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Article: Aging: The Truth about Collagen

Aging: The Truth about Collagen

Aging: The Truth about Collagen

Those of you that know me in person have probably heard me say that collagen in skincare products don't produce more collagen in the skin. So what is collagen, why do I need more of it, and where can I get it from if it's not in my skincare?

Collagen is a basic building block of your skin and is the most commonly found protein in the body. It gives your skin strength, firmness, and shape. As we age, collagen production slows naturally and this process is increased by the exposure to sun, smoking, high sugar consumption, and other environmental factors, resulting in lines, wrinkles, sagging, dark circles and that turkey neck you're blaming one of your parents for.

Sounds pretty horrible, doesn't it? So why does everything claim to "boost collagen"? Well, luckily because we can make more!

The top 3 ways to produce more Collagen
  1.  Exfoliate. Collagen plays a key role in the replacement of dead skin cells, and if you ask this natural system to kick on, it will. Vitamin A (Retinol) is a great way to do this at night while you sleep.
  2. Diet. Collagen is made up of amino acids.  Nine of those amino acids are essential meaning that they must be acquired by food because the body cannot make them.  Great foods to add to your diet include egg whites, lean meats, legumes, cherries, blueberries, broccoli, oranges, and peppers.¹
  3. Topically. Using a high-quality Vitamin C on the surface of the skin has been shown to increase collagen production within skin, as well as the fight against free radical damage and sun damage. Also, Collagen stimulating peptides like copper peptide, Palmitoyl Pentapeptide-3, and Matrixyl 3000 (Palmitoyl Oligopeptide and Palmitoyl Tetrapeptide-7) are great tools in your skincare arsenal.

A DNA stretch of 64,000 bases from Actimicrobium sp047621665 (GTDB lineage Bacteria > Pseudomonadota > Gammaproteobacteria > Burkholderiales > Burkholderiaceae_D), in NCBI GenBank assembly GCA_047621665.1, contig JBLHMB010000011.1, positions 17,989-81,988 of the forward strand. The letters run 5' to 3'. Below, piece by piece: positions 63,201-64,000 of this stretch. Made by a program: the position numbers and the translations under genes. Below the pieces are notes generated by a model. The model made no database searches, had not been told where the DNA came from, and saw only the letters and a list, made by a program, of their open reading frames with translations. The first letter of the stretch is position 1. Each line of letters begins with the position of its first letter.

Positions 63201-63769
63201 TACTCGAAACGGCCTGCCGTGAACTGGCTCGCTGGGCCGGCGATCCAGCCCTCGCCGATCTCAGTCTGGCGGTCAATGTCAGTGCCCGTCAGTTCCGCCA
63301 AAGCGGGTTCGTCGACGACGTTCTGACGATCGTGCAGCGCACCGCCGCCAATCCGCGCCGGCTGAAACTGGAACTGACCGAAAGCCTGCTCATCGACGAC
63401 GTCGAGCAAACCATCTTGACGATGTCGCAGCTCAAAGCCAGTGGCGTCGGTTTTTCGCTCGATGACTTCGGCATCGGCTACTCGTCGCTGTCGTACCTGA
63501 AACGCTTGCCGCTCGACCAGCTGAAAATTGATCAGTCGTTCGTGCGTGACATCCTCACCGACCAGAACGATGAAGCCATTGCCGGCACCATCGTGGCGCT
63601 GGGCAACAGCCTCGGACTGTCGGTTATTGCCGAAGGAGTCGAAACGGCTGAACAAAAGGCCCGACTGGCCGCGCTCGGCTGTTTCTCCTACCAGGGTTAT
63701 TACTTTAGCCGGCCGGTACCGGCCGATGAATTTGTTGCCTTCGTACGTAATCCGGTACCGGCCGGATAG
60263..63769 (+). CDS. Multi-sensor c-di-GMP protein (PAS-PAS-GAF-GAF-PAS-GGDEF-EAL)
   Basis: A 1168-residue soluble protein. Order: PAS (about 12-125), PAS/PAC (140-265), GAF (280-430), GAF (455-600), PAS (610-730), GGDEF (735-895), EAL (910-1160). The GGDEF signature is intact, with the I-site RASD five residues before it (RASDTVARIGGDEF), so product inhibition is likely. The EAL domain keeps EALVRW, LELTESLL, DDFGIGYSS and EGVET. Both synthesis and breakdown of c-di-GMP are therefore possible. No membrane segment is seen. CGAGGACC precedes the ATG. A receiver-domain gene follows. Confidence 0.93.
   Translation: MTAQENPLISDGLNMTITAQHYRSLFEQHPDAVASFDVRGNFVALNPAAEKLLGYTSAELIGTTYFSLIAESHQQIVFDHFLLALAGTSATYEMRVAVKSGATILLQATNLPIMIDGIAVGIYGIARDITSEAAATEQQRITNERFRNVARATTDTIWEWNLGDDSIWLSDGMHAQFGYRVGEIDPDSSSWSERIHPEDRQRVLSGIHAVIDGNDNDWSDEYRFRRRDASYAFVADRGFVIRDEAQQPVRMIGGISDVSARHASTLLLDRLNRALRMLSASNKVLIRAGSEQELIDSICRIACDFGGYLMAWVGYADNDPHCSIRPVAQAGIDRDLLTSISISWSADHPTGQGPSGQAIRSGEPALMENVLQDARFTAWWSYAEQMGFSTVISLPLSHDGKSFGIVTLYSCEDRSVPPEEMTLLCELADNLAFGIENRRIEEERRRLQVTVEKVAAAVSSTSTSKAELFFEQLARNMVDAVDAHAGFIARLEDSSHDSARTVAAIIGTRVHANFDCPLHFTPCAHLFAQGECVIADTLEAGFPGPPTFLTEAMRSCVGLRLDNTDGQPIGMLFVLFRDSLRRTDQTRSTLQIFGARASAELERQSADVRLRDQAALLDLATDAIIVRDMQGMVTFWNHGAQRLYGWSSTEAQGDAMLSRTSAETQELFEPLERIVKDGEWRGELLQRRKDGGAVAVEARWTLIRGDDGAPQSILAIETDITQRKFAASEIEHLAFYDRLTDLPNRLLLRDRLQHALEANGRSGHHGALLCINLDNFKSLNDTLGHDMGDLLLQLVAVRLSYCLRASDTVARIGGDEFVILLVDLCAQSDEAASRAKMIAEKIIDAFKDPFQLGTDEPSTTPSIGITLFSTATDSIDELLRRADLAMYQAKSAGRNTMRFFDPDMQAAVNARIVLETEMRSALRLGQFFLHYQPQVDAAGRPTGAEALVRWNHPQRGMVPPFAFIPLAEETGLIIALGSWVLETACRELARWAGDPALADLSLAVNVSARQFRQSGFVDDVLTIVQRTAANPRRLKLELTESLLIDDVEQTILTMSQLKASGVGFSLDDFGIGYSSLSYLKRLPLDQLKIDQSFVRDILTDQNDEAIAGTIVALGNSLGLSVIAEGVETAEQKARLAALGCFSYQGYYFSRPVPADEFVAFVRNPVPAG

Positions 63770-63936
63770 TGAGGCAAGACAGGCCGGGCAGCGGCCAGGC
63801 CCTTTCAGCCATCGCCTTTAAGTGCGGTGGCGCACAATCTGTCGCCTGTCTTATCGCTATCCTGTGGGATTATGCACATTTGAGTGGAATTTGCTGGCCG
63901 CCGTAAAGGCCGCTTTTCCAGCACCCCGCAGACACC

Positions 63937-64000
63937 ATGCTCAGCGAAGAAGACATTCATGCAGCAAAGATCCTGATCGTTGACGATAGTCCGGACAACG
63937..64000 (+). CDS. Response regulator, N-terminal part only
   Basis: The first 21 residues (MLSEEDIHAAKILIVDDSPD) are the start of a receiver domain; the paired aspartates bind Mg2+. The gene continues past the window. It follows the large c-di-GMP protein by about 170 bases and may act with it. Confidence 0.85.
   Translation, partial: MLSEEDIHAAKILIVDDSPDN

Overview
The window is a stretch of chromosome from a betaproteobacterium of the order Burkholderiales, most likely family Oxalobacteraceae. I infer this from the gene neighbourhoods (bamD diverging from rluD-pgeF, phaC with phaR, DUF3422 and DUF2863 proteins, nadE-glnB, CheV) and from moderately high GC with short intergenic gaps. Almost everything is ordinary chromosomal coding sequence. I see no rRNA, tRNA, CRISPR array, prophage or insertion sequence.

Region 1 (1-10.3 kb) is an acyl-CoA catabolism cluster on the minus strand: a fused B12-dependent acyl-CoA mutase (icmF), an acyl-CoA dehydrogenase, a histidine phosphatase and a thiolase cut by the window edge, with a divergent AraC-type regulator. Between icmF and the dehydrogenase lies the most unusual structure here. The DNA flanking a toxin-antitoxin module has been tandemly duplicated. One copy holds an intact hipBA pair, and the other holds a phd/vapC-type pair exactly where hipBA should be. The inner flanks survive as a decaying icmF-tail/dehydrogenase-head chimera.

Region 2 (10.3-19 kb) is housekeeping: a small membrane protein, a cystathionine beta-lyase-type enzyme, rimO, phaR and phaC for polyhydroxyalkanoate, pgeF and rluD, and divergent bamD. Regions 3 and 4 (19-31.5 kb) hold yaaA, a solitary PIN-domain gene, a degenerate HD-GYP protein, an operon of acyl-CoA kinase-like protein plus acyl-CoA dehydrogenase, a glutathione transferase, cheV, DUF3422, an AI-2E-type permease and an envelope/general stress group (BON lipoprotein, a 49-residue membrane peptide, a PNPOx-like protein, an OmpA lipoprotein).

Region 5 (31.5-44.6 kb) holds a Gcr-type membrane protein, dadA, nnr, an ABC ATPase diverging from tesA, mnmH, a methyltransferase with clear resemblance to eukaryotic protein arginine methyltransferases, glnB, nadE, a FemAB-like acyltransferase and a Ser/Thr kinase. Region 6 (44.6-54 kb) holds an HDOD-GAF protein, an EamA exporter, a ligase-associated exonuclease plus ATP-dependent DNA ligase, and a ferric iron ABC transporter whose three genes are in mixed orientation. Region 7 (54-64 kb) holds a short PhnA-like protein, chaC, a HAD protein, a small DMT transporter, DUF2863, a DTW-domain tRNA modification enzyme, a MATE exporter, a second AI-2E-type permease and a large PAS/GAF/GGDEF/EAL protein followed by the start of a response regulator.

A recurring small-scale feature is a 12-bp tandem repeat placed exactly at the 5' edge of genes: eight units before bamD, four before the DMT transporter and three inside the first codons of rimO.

Why collagen in skincare?  Contrary to most marketing would tell you, the collagen molecules used topically are too big to be absorbed into the skin, and they don't actually produce more collagen.  However, collagen gel is an amazing way to hydrate skin and very calming, soothing to the epidermis.  Medically, it has been shown that 'collagen dressings can attract new cells to wound sites.'²  The GM Collin skincare line was founded on the work done on burn patients where collagens were employed in the construction of artificial skin.

All the natural health stores are telling me to drink collagen, does that help my skin? Sadly no, native collagen is not soluble, so that's just marketing. Studies have shown that ingested collagen gets broken down by saliva and other acids before it can help your skin.³ I think of it as this, if I eat chicken it doesn't make me a chicken.  If you wish to produce more collagen fibers in the body, adding a few of the foods listed above to your diet to increase the amino acids you are getting and in your skin care are the best ways.

There are some new studies are showing that collagen peptides or hydrolyzed collagen (one of the building blocks of the larger Collagen puzzle) may be highly bioavailable and may act as triggers for repair. These studies are showing great promise and definitely worth paying attention to, but so far there is 'no end all be all' conclusive study.

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